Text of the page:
Cooler temperatures, fewer hours of daylight, and cuddling up on the couch in our favorite sweats while sipping hot cocoa are upon us. With the changing of the seasons comes the changing of the guards of new influences and new trends.
Why is this important? Many fashion photographers are creating fashion stories that are at least one season ahead, and therefore being on trend is of the utmost importance. Additionally, it is now part of the job requirement to be on top of the upcoming styles in order to remain relevant, especially in fashion and model development.
That scene in The Devil Wears Prada where Meryl Streep as Miranda Priestly schools Anne Hathaway on how fashion filters down and influences our every day lives, whether it is realized or not, is very real (see clip below). Decisions pertaining to even the most basic of wardrobe choices were already predetermined by those in charge. Also, the images and styles adopted by fashion invariably trickle down into lifestyle and even weddings photography.
Fashion photography is one of the most popular forms of media and is seen by the masses; it is natural that it strongly influences other areas of portraiture as well as other genres of photography. So, what can we expect to see in 2018?
Rosy, Peachy and Golden
Color grading is making a comeback and the toning is heavily influenced by the Winter 2017 and Spring/Summer 2018 Pantone colors. It isn’t as simple as clicking an action in Photoshop. Even brands that are known for their neutral palette now capture models with rosy, peachy and golden skin tones. There is obvious care and precision with the toning and the color palettes are reminiscent paintings.
And introducing the second of two exclusive covers for PORTER’s Winter issue, where we celebrate the voices inspiring change in 2017 with our annual Incredible Women list. Starring the exceptional @brielarson, whose talent and integrity has made her a movie star for our times, the Oscar-winning actress opens up about taking on roles that do more than just entertain; and talks success and self-doubt with friend and The Glass Castle co-star @WoodyHarrelson. See the full story when it hits newsstands on Friday, September 29. 📷: @studioakrans Fashion Editor: @juliavonboehm Editor-in-Chief: @lucy_yeomans Top & Pants: @emiliawickstead
In terms of lighting, the barre has been lifted significantly. Learning to manipulate available light to create a striking image is a must. The fad of shooting in harsh light and creating rule-breaking shadows has been replaced with mixed lighting and traditional lighting patterns.
Meanwhile, the light being created in the studio is no longer being held hostage by perfectly bright midtones and a minimal ISO. It reflects the control and craftsmanship of an artisan who has mastered this skill; the light is being feathered and delicately envelops the subject.
The recent Dior campaign captured by Brigitte Lacombe is a prime example of moody lighting. Brigitte is consistently producing impeccable work and it is no wonder that her photography is in high demand by major brands, and her Instagram account makes for great study material.
Repost @dior ・・・ Check out the ‘J’adior’ mosaic flap bag, informed by Native American craftsmanship, from the just-released Cruise 2018 collection by #MariaGraziaChiuri. Inspired by nature and shamanistic feminine identity permeating desert landscapes, the full collection is available for discovery in our boutiques worldwide!⠀ © #BrigitteLacombe
Midtones ultimately dictate the overall look and feel of an image and it is no surprise that darker midtones go hand-in-hand with moodier lighting. The art direction of the editorials of the major magazines such as Porter Magazine and Harper’s Bazaar are laced with stories that have more tonality, and are darker as a modish, collective whole.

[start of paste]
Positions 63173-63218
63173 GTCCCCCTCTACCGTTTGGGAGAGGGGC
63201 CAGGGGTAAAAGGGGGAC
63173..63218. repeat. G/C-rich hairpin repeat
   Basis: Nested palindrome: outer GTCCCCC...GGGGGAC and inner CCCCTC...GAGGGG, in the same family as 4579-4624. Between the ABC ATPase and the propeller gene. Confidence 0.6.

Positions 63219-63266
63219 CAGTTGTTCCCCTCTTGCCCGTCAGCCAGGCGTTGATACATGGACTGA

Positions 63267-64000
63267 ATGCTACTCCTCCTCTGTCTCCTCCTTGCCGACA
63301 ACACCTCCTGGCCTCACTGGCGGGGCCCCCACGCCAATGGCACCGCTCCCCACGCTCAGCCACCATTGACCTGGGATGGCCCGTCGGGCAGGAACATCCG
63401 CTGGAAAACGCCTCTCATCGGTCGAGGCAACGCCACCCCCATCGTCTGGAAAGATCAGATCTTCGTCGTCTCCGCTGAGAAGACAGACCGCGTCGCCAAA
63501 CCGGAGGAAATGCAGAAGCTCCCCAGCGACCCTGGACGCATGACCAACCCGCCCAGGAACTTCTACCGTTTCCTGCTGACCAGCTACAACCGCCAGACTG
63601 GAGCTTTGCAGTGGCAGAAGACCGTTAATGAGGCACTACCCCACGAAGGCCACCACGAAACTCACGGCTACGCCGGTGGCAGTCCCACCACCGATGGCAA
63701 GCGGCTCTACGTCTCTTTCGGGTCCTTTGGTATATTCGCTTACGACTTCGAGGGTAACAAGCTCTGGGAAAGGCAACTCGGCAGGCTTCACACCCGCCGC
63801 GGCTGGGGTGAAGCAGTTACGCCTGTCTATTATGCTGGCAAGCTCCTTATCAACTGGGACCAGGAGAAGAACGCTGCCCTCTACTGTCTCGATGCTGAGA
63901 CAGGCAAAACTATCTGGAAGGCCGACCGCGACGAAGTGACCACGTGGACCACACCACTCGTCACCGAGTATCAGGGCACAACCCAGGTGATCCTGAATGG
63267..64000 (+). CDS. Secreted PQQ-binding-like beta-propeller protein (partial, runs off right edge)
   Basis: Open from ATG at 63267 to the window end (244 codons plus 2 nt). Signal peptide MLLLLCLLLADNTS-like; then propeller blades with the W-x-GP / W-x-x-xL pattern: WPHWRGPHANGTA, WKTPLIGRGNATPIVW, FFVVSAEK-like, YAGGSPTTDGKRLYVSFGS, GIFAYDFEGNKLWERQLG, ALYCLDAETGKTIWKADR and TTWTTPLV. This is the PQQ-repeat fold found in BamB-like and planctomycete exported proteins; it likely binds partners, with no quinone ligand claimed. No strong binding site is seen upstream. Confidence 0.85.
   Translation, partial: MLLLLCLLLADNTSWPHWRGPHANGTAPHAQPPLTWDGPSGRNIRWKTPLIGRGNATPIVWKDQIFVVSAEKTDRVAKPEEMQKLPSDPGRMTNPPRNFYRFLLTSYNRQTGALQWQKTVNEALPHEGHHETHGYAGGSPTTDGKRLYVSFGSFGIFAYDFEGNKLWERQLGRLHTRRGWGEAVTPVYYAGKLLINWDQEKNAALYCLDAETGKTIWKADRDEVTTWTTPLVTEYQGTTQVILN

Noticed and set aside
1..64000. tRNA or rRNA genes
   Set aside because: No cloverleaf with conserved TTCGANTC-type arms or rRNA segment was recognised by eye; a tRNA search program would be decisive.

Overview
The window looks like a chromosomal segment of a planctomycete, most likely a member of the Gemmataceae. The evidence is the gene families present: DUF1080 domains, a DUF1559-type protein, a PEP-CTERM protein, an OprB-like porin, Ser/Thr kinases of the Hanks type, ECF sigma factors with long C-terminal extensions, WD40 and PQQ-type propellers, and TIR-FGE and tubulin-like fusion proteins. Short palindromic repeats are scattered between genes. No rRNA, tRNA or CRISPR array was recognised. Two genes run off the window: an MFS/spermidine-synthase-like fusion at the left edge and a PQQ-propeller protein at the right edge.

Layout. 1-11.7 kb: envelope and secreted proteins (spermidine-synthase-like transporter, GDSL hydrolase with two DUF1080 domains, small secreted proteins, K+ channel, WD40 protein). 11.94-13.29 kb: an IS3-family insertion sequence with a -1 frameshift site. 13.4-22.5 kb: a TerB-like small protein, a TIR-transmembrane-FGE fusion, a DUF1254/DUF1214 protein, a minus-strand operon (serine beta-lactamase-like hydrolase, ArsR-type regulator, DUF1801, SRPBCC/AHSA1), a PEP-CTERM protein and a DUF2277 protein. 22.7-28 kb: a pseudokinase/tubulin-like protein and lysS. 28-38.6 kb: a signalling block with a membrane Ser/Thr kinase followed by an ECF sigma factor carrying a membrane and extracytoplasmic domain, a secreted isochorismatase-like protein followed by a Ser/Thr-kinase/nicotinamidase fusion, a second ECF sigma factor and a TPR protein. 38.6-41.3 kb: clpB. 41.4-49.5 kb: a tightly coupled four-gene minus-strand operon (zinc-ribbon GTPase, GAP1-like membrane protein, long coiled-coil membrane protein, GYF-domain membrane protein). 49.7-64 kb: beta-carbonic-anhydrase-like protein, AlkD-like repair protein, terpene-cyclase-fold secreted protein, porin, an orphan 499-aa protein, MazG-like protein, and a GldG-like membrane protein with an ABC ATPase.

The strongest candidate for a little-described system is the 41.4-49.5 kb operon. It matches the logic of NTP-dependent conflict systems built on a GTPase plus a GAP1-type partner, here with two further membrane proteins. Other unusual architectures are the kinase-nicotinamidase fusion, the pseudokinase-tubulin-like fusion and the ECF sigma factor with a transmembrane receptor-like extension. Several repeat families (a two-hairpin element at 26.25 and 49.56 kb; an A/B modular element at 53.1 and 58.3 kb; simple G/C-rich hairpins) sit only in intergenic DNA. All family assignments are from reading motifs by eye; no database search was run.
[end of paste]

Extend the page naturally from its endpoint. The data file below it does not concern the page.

A femme fatale for the millennial generation. Star of @bladerunnermovie, #MackenzieDavis has made a name for herself playing smart, endearing outsiders in a slew of sci-fi roles. In the Winter issue of PORTER, Mackenzie sits down with friend and fellow actor #FelicityJones . . . . 📸: @paul_mclean Stylist: #EmilyJenkins
Video continues to dominate, and going forward the desire to learn video needs to be upgraded to more than a bucket list status. Slow motion portraits, cinemagraphs and even interactive video games are being adopted by major brands and being paired with visually-impactful still images. The recent ad campaigns of major fashion houses such as Miu Miu and Coach this year made it very clear that mixing various forms of media is the way of the future.
Introducing the #MiuMiuCroisiere18 Advertising Campaign, staged on the racetrack at France’s Autodrome de Linas-Montlhéry. Discover the full campaign at miumiu.com Campaign by @alasdairmclellan Starring: @ellefanning #kesewaaboah @annaewers @doutzen @lilynova97 @joansmalls @slickwoods Styling: @kegrand Art Direction: @gb65
Strong women and diversity are still in high demand as the fashion industry continues to re-establish its vantage point after a rocky few years. Everyone wants to feel a sense of belonging, and ultimately want to see someone that looks like them included in the ads they see. The emotions depicted and stories being told through the images need to be authentic.
Last but not least, any altering of the body will be highly scrutinized and skin retouching will continue to be done with a light handed approach.
Authenticity within the realms of women’s bodies, skin and emotion will continue to reign supreme. The pendulum seems to have caught momentum and is swinging back toward that of a very skilled professional among photographers, assistants, retouchers etc. Essentially, images are being created that differentiates the work being created from those with the alarmingly decent smartphone cameras and filters. Images that look simple and minimalistic are anything but, and emotive images are in.